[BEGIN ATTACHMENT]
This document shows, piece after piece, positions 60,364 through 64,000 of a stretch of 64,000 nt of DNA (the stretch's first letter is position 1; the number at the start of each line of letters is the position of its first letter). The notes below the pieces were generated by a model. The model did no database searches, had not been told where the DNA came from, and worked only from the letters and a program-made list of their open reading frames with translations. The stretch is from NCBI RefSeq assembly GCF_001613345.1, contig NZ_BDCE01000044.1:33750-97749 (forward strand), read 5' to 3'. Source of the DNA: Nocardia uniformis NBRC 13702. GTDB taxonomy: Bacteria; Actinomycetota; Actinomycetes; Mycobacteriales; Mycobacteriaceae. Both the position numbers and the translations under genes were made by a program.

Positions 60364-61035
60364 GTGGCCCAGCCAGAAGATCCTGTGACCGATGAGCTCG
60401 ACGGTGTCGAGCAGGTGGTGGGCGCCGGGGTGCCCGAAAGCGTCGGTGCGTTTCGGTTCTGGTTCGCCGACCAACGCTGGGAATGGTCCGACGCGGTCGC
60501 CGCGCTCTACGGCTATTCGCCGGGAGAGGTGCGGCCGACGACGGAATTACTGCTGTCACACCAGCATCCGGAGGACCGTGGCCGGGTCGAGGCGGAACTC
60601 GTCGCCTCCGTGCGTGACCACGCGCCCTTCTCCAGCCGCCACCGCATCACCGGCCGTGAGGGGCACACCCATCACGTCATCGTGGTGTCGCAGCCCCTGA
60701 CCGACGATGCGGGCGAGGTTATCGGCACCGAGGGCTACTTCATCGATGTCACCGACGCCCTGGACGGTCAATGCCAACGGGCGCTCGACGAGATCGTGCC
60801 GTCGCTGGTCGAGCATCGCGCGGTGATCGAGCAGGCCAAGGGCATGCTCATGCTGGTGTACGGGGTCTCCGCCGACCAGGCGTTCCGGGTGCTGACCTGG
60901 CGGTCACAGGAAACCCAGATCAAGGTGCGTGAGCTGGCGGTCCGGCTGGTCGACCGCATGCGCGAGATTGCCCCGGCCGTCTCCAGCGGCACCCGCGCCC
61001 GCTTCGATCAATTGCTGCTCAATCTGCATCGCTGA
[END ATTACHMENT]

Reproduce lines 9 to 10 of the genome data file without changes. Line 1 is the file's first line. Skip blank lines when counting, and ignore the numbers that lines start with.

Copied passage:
60901 CGGTCACAGGAAACCCAGATCAAGGTGCGTGAGCTGGCGGTCCGGCTGGTCGACCGCATGCGCGAGATTGCCCCGGCCGTCTCCAGCGGCACCCGCGCCC
61001 GCTTCGATCAATTGCTGCTCAATCTGCATCGCTGA